I setup Asterisk running as non-root as explained here.
And it is working fine : music on hold, voicemail, meetme, calls.
I even tried as well with a different user than “asterisk”, something like “pbx”, and I had some trouble with meetme.
I finally find out that the howto forgot to tell that we should as well take care of the user and groupe names set in /etc/udev/rules.d/dahdi.rules file.
Afer a quick modif to this file Asterisk was running fine.
With the exception that in both cases, it doens’t want to set the CoS field (namely DSCP field in 802.1q tag of Ethernet frame).
Instead of that Asterisk CLI is warning :
netsock.c:165 ast_netsock_set_qos: Unable to set SIP RTP CoS to 7.
I was a bit surprised because Asterisk was performing successfully the ToS marking (of IP frames), as ASterisk CLI was telling :
When I run Astersik as root user I don’t have this trouble.
My switch and server’s network interface are correctly configured with 802.1q VLAN and network communications are working fine.
In my opinion there must be a file or folder that needs correct permission, but I can’t find out wich one.
So if anybody have a clue or an idea I would be grateful.
Anybody to help on this ?
Run as root or change the kernel source code not to treat this option as privileged.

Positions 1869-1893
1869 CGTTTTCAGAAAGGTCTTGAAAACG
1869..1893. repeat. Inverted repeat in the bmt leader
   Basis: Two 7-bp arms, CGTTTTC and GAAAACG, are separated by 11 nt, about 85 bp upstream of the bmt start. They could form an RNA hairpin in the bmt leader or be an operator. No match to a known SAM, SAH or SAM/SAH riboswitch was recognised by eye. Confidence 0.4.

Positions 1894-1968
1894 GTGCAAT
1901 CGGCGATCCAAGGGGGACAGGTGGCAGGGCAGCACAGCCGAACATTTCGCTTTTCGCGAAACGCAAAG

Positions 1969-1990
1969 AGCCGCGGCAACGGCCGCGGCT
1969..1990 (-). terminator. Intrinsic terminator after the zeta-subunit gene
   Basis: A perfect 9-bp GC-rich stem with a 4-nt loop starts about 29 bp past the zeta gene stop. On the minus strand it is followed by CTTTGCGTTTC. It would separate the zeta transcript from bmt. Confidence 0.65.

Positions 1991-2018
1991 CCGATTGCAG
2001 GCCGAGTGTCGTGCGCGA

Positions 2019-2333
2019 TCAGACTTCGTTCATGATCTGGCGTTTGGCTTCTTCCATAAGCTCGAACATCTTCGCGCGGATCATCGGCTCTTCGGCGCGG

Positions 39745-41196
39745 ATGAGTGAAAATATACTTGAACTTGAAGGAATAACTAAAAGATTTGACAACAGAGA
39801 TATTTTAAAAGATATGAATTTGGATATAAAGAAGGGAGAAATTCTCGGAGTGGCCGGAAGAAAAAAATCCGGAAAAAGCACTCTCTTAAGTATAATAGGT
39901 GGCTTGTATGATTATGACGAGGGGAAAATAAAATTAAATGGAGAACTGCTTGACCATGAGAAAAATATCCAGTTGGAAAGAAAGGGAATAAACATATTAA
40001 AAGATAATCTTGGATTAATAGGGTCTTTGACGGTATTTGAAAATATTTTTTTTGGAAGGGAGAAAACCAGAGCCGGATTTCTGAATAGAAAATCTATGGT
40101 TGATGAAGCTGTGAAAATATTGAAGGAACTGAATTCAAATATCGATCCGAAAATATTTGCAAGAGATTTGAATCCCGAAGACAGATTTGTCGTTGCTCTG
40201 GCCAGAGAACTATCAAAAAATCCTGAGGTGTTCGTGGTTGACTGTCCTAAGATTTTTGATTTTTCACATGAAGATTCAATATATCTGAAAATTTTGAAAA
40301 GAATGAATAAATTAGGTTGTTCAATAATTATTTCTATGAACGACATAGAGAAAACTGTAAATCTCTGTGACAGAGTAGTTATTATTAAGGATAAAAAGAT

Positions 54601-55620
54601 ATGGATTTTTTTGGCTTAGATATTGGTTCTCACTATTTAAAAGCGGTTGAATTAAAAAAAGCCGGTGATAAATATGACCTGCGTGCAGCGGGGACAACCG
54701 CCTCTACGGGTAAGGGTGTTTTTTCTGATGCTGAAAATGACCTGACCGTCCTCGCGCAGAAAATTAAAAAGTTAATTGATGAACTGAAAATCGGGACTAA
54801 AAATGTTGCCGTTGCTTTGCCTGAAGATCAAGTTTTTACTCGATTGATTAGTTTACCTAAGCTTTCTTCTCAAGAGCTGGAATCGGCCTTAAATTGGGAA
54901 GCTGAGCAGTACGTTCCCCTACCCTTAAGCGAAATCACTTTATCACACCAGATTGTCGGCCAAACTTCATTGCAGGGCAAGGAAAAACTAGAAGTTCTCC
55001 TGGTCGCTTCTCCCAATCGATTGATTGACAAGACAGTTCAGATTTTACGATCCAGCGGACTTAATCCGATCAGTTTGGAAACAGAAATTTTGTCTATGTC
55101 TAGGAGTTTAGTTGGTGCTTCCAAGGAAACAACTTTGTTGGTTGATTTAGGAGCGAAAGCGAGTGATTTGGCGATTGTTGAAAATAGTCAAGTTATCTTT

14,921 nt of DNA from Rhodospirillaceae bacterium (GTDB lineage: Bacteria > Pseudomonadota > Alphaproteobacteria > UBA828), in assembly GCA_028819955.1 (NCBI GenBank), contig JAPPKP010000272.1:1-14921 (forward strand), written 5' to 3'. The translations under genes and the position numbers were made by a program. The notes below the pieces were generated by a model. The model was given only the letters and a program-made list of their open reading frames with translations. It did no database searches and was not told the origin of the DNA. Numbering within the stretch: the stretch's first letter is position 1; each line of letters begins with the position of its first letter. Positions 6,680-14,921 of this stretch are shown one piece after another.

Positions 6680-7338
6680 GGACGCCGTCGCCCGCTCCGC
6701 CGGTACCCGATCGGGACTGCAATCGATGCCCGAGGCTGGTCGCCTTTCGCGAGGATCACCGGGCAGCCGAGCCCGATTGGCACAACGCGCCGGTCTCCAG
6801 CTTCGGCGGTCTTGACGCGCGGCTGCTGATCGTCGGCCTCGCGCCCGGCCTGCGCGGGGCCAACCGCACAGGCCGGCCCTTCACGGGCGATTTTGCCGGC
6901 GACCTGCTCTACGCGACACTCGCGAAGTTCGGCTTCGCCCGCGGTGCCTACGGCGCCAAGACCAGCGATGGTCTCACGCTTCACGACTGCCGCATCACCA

I strongly suspect that setting type of service can only be done as root.
[quote]Run as root or change the kernel source code not to treat this option as privileged.
I strongly suspect that setting type of service can only be done as root.[/quote]
I don’t understand this, I am running 220.127.116.11 as a non-root user and I get:
== Using SIP RTP TOS bits 184
== Using SIP RTP CoS mark 5
== Using UDPTL TOS bits 184
== Using UDPTL CoS mark 5
Are these messages not be believed?
I’ve not actually tried running non-root, but I think I’ve seen other people complaining about CoS not taking.
In practice, Asterisk needs to be run on a dedicated system, so running non-root doesn’t give that much protection.
It is also possible that the policy varies between OSes, Linux distrutions and versions of these. Moreover, it is possible that some CoS settings are considered dangerous and others not.
The code certainly expect this to fail because of permissions, because it explicitly suggests that as a probable cause in the error message.
[code]int ast_netsock_set_qos(int netsocket, int tos, int cos, const char *desc)
if ((res = setsockopt(netsocket, IPPROTO_IP, IP_TOS, &tos, sizeof(tos)))
ast_log(LOG_WARNING, “Unable to set %s TOS to %d, may be you have no root privileges\n”, desc, tos);
else if (tos)
ast_verb(2, “Using %s TOS bits %d\n”, desc, tos);[/code]
I have never seen that message on my debian system, and my router shows a rapid increase in packets marked for ef when calls are in progress, so I suppose it's working!
I have never seen that message on my debian system, and my router shows a rapid increase in packets marked for ef when calls are in progress, so I suppose it’s working!
Alternatively, you can implement the QoS on your switch and especially if you need to set CoS. Most switches will not trust your cos label. You can set your DSCP also at your router egress.